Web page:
• Headless Unicorn Guy says:

      The “happy-clappy- God is going to heal you” crowd, do nothing for me (even though they mean well).

      Don’t forget the “Five Fast Praise-the-LOORDs Will Fix Everything!” and “Ten Minutes In The WORD Each Morning!” Those got used on me way-back-when I was the ONLY Christian in the entire cosmos with problems.

    • Some may mean well, but many don’t. Many see religion as a path to glory for themselves, which is exactly wrong.

  6. I guess I’m not sending the K-LOVE reindeer sweater after all….. thanks for a very honest post.

  7. Oh how I gobbled up these words! Even quoted you on facebook – thank you for this!

    I remember the fall and winter of 2007 into 2008 – $hit had really hit the fan in my life and I had this moment of anticipation that the coming spring on earth would usher in a spring in my life as well. I was giddy with anticipation. It didn’t happen. I have had moments of “springs” since then, but for the most part I’ve climbed the tree too and found that I’m not really liking the view. The thing that helps me is knowing (even if it’s a shallow knowing) that I’m not alone. And that others like me exist – though they are few and far between. Jeff, I just love you brother! And being real in the darkness is grace upon grace in my book!

  8. Joseph (the original) says:

    {sigh}…

  9. David Hartman says:

    There is nothing I can say that you have not heard already except I will sit in the dark with you in silence.

  10. Jeff can I give you a hug? :-)

  11. David Cornwell says:

    When I was 9 years old my family moved to a beautiful place on a hill partially overlooking the Ohio River. We lived there until I was about 22 years of age, so I have lots of memories. Many of them were very good. However for several of those early years many nights became a nightmare for me. I’d wake up in the middle of the night and see bright red/orange flashes many miles down the river. The entire sky would gradually light up, then slowly fade away. This would continue for some time, or so it seemed to me. I was terrorized. I thought the world was coming to an end, and God would find me wanting. It fit the apocalyptic image of what I thought end would be like.

    I was afraid to question my parents about this. I didn’t want anyone to know my fear. Each night of looking terrorized me, yet could not take my eyes away. I never really learned to cope with these terrible sights. I’d sometimes turn over in the bed and look deeply into the darkness of the room. Or cover my head with blankets. Eventually I’d fall back into sleep.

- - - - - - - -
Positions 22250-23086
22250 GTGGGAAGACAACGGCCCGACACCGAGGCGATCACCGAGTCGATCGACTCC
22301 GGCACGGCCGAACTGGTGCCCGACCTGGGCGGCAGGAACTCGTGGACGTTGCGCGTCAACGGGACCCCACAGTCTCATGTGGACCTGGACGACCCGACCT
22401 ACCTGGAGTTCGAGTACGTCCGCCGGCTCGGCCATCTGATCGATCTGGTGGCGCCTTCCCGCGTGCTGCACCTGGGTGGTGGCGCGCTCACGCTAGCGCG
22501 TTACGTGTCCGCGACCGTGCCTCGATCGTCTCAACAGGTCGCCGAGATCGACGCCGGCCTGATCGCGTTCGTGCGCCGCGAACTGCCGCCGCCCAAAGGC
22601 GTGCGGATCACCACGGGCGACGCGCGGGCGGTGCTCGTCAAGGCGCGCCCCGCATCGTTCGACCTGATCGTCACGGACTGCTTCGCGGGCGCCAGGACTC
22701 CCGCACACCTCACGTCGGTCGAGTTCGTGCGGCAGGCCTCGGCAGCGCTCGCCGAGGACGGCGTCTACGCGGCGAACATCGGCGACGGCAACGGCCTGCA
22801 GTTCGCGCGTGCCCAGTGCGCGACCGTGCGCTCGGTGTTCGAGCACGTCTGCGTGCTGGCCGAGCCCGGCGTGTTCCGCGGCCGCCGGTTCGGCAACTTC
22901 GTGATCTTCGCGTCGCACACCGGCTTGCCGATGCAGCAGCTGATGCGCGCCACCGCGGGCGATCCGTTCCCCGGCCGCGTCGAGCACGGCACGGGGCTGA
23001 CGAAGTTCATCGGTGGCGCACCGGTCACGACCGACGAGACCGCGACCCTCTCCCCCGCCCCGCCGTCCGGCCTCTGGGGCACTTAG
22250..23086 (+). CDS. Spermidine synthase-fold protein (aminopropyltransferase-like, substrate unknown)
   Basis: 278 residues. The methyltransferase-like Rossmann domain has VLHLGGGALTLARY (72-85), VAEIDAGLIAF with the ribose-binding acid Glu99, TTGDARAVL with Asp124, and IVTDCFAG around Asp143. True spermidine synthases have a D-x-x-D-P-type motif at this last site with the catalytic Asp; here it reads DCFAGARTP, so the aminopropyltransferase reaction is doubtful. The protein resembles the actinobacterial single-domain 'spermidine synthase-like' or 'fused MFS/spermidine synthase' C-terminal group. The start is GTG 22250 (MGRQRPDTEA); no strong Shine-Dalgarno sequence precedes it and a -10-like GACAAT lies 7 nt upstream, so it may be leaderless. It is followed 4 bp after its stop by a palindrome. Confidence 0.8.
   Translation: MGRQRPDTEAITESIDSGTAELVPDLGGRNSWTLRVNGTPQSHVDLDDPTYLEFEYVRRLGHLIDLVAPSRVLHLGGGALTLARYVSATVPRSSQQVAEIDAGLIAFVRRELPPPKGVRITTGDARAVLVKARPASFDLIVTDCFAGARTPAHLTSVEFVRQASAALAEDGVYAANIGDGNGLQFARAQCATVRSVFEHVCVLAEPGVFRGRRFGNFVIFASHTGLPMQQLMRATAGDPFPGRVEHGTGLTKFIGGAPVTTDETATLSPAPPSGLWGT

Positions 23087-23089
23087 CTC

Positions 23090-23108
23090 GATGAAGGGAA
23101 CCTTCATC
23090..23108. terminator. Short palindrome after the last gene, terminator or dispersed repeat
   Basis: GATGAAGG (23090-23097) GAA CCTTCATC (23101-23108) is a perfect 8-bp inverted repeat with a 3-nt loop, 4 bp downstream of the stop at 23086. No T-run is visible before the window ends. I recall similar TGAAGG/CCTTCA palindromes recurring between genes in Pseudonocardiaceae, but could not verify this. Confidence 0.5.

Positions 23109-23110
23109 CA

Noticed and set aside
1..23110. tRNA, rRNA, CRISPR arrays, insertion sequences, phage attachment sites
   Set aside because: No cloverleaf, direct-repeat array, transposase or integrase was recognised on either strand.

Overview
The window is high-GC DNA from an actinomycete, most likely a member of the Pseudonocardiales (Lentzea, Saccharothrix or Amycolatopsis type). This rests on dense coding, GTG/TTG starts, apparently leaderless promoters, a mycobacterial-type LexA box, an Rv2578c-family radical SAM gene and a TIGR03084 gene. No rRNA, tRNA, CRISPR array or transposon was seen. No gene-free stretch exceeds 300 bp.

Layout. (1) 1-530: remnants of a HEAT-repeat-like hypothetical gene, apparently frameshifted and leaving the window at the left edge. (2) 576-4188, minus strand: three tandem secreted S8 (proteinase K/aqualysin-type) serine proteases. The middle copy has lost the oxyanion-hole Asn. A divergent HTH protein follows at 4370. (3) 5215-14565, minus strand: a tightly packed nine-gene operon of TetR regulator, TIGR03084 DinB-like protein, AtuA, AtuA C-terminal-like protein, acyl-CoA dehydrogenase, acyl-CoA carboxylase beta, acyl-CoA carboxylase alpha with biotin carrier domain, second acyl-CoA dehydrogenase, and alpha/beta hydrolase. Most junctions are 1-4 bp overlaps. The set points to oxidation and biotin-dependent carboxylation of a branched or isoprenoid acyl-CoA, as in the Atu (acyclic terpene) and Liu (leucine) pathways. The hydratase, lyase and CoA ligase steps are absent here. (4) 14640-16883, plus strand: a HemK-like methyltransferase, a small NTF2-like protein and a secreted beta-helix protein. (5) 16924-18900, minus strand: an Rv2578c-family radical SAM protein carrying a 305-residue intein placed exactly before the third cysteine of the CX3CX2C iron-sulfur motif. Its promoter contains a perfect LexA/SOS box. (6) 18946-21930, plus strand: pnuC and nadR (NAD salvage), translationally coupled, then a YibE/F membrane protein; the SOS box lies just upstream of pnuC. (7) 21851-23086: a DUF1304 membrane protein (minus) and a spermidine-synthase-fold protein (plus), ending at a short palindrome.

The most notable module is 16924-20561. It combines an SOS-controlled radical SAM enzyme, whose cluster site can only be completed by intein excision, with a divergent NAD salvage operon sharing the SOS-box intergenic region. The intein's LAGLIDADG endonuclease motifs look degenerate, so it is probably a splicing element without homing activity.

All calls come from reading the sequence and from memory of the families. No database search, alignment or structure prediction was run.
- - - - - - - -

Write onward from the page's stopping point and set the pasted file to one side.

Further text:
Yet, each morning daylight would return. My mother would fix breakfast before school. She was still there. The house was standing. My father would drink his coffee, read a paper if he had one, and go to work again. I’d go out to catch a bus for school same as always All of this reassured me that at least for now all was well.

    In a few years I figured out what was going on. Down the river were some large fertilizer and chemical plants. Something in their processes were designed to scare the hell out of children! But when I was still a child I could not comprehend the truth.

    This probably isn’t a help, because each of us must face our own darkness. Yet, once again, the light will shine.

    • Headless Unicorn Guy says:

      However for several of those early years many nights became a nightmare for me. I’d wake up in the middle of the night and see bright red/orange flashes many miles down the river. The entire sky would gradually light up, then slowly fade away. This would continue for some time, or so it seemed to me. I was terrorized. I thought the world was coming to an end, and God would find me wanting.

      Where I was, the fear was Inevitable Global Thermonuclear War. If I’d seen that, the first few times I would have interpreted it as a nuke explosion. And with the ascendancy of Hal Lindsay and “Christians for Nuclear War”, Inevitable Global Thermonuclear War even figured heavily in our local End Time Prophecy freakouts. (“It’s Prophesied! It’s Prophesied!”)

      But then, I used to freak out easily. Like at anything that sounded like a siren in the distance or the Conelrad tests on the TV stations. (This was the Cold War; “Emergency Announcement” defaulted to “Incoming Nukes”.) And the first time I saw a Godzilla movie (the 1956 original, American-release cut), for years afterward I used to freak out at any rhythmic thudding in the distance (like the big guy’s footfalls). And since I lived near a sand-and-gravel quarry, there was a LOT of rhythmic thumping from their operations.